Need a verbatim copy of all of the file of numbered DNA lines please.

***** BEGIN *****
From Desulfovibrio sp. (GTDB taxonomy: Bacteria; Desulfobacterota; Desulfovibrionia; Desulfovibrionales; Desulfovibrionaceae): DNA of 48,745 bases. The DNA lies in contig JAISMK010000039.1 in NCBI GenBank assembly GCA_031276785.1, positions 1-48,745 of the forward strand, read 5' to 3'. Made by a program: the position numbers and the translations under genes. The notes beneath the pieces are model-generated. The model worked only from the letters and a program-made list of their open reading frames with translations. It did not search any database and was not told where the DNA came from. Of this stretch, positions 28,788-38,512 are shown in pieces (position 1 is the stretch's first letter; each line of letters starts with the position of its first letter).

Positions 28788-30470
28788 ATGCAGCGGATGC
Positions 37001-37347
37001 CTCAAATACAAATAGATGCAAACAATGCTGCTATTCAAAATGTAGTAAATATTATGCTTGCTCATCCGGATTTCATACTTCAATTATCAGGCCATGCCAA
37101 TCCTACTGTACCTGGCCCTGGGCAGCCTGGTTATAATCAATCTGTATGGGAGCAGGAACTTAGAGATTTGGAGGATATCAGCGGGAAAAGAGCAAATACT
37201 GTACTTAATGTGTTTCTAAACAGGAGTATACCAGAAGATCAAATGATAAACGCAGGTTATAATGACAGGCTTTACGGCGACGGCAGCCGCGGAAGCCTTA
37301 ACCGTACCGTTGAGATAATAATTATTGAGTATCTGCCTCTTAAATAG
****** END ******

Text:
From Desulfovibrio sp. (GTDB taxonomy: Bacteria; Desulfobacterota; Desulfovibrionia; Desulfovibrionales; Desulfovibrionaceae): DNA of 48,745 bases. The DNA lies in contig JAISMK010000039.1 in NCBI GenBank assembly GCA_031276785.1, positions 1-48,745 of the forward strand, read 5' to 3'. Made by a program: the position numbers and the translations under genes. The notes beneath the pieces are model-generated. The model worked only from the letters and a program-made list of their open reading frames with translations. It did not search any database and was not told where the DNA came from. Of this stretch, positions 28,788-38,512 are shown in pieces (position 1 is the stretch's first letter; each line of letters starts with the position of its first letter).

Positions 28788-30470
28788 ATGCAGCGGATGC
Positions 37001-37347
37001 CTCAAATACAAATAGATGCAAACAATGCTGCTATTCAAAATGTAGTAAATATTATGCTTGCTCATCCGGATTTCATACTTCAATTATCAGGCCATGCCAA
37101 TCCTACTGTACCTGGCCCTGGGCAGCCTGGTTATAATCAATCTGTATGGGAGCAGGAACTTAGAGATTTGGAGGATATCAGCGGGAAAAGAGCAAATACT
37201 GTACTTAATGTGTTTCTAAACAGGAGTATACCAGAAGATCAAATGATAAACGCAGGTTATAATGACAGGCTTTACGGCGACGGCAGCCGCGGAAGCCTTA
37301 ACCGTACCGTTGAGATAATAATTATTGAGTATCTGCCTCTTAAATAG